Recruitment and Communications Services
Telephone: 613-236-1393
1-800 637-6859
Ext. 2344
Quick Links

Graduate profile ‒ Richard Boutet: Self-sacrifice

He has a mischievous look and a disarming sense of humour. And yet, like many of his comrades who served in the Canadian Armed Forces, Sergeant Richard Boutet, now retired, has his share of visible and invisible injuries. On the 100th anniversary of the armistice that ended the First World War in 1918, we met with this former member of the military and SPU graduate. A thought-provoking lesson in self-sacrifice, courage and openness.


Moving up the ranks

After joining the reserves at age 16, Richard Boutet gave 29 years of his life to the Canadian Armed Forces. Since his first mission in Cyprus to his posting in Afghanistan, with time spent along the way in Bosnia-Herzegovina and Haiti, this husband and father of two sons sacrificed a part of his family life to ensure the safety of other families in conflict zones. “The arrival of the Internet made communication much easier, but there was a time when all we got was one 10-minute call per month. I missed several birthdays, and I have celebrated Christmas in front of a webcam. It wasn’t always easy for my wife and my sons.”

Field of poppies

Going back to school

In 2010, Richard decided to enrol part-time in the Certificate in private and public ethics so he could be promoted. Although his injuries eventually got the better of his aspirations, he says that his studies at SPU were useful for him. “My studies really enriched me, and not only as a soldier. My courses allowed me to gain a better ethical vision of the chain of command and of civilians,” he explains. “Today, ethics is everywhere. We need to incorporate it in programs starting in the upper years of high school. It’s essential.”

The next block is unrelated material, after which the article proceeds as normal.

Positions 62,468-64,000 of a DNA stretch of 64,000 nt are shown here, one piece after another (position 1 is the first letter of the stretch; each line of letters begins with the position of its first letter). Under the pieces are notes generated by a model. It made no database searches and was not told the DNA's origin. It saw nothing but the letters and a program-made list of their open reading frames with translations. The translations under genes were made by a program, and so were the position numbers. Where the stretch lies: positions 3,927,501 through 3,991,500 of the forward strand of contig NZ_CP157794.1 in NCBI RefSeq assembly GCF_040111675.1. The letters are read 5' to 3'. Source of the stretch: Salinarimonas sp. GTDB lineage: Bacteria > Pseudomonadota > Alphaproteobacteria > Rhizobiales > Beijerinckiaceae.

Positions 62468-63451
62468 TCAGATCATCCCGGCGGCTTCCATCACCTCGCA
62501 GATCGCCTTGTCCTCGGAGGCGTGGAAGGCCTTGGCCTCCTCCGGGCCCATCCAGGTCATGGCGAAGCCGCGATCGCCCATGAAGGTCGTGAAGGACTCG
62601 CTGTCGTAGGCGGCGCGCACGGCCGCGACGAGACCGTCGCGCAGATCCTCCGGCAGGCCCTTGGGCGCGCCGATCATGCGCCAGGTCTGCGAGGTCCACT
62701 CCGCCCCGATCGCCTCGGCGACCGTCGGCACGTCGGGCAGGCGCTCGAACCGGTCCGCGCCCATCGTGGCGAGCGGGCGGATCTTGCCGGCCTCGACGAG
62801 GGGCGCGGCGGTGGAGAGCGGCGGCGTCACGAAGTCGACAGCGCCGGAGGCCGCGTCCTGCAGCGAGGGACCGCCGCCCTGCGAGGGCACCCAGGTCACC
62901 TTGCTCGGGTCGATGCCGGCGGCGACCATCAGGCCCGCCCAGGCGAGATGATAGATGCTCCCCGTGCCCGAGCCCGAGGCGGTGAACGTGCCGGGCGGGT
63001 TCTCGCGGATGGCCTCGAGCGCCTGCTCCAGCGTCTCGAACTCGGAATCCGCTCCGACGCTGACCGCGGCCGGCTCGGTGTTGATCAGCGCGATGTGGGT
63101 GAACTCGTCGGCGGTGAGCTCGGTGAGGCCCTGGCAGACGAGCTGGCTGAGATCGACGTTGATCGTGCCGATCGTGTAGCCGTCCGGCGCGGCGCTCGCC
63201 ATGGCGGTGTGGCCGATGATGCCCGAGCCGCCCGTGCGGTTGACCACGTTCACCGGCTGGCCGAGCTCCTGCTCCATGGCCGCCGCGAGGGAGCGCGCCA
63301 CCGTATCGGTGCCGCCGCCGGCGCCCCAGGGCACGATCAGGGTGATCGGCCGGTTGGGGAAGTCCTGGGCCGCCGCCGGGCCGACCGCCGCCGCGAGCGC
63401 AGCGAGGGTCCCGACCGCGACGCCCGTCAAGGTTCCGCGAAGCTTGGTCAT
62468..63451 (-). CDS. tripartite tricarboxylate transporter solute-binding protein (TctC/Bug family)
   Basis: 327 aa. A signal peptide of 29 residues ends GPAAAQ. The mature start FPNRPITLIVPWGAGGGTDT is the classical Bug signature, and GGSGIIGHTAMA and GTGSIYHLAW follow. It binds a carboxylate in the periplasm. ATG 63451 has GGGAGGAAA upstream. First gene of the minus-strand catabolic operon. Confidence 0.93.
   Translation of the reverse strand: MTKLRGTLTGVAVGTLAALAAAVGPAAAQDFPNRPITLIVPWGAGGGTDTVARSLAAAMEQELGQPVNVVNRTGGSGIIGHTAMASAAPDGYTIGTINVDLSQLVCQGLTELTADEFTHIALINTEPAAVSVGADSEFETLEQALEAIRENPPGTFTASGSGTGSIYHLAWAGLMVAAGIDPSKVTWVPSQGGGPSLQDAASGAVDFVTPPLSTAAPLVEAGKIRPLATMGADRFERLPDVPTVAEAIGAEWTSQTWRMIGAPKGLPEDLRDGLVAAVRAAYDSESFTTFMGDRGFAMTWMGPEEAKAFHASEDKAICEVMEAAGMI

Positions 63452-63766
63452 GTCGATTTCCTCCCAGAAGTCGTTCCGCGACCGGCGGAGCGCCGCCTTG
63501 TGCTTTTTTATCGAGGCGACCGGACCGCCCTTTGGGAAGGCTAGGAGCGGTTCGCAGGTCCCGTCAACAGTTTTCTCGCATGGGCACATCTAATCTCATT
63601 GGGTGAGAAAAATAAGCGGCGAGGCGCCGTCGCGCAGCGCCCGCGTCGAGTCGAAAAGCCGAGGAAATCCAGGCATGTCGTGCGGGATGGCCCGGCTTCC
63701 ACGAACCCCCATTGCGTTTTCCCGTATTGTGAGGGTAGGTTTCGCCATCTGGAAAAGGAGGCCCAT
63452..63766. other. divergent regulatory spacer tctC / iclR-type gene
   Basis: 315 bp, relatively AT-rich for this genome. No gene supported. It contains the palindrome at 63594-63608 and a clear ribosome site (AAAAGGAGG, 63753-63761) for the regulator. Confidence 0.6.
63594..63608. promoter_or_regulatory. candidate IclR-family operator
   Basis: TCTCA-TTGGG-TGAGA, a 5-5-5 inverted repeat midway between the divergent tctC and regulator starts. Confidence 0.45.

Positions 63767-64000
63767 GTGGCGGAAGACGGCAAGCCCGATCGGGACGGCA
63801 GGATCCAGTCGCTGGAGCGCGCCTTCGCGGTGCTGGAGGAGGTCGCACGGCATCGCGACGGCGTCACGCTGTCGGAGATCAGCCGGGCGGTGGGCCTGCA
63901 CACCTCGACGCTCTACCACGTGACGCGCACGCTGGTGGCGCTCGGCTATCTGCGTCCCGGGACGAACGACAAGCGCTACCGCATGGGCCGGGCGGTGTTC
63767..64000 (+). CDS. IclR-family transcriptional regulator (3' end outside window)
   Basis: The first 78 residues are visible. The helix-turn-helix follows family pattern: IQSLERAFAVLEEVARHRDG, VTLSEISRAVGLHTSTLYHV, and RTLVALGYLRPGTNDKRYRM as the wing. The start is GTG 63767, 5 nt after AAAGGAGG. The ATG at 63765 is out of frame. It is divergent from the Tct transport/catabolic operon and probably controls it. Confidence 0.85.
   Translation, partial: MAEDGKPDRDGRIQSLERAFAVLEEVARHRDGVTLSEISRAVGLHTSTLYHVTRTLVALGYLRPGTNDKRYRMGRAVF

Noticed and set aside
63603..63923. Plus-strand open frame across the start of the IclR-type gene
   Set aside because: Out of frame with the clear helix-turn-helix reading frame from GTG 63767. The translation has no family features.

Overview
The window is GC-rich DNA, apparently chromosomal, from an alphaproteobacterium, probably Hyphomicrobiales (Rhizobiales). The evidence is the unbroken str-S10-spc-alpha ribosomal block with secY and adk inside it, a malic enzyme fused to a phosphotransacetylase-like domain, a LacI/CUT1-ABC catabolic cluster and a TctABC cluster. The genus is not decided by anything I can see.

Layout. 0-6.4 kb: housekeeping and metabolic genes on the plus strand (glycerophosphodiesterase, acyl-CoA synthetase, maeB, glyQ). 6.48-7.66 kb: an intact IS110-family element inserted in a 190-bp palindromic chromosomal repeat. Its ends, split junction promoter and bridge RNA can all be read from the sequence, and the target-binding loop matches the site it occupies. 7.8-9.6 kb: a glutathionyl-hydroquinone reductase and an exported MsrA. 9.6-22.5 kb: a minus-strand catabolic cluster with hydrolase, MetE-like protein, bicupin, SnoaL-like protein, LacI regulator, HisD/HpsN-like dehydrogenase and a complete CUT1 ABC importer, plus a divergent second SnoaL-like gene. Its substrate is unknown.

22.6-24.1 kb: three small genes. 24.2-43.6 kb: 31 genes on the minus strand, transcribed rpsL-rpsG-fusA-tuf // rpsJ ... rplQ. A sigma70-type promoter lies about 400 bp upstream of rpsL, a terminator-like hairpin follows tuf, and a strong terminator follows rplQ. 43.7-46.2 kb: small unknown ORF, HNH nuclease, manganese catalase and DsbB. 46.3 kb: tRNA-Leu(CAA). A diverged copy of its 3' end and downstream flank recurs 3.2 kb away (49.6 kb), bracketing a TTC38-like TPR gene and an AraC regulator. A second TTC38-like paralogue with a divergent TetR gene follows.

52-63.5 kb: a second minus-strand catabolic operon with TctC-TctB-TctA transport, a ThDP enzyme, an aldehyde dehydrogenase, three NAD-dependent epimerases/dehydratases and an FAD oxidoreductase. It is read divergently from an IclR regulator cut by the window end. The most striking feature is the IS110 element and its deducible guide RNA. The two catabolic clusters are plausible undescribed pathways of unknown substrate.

Rebuilding yourself

Obliged to retire in June 2018 for medical reasons, Richard’s main job today is getting back on his feet. “I hurt everywhere and I have one appointment after another: physio, massage therapy, ergonomics, osteopathy, psychotherapy, and the list goes on. It’s a lot. But I had accumulated so many injuries over the years that this work was necessary.”

What does he think about the emphasis on mental health care for former members of the military? “I would simply paraphrase retired captain Jocelyn Démétré, author of Sunray 21, which describes his experience leading a platoon in Afghanistan: ‘Boys, we had some fun. We fought together. We laughed. We cried. Now it’s time to see a professional. Go get help. Don’t isolate yourself.’”


Giving back

Richard did all this rehabilitation and personal growth work with a specific goal in mind: spending quality time with his family and giving his time to seniors with Max, his beautiful Goldendoodle, who is completing his training as a service dog. “For me, volunteering is natural. In working with seniors, I can help to break down isolation – both theirs and mine. We benefit enormously in giving of ourselves.”

For me, Remembrance Day is a time to think about all those who were killed in combat. And I knew quite a few. What gives me hope is Canada’s ongoing commitment to participating in conflict resolution around the world.




After experiencing a shock or a difficult situation, go and see a counsellor. You make sure to keep your car in good working order! So why not take care of your head? Think about it before it’s too late.

Bookmark and Share

Other Links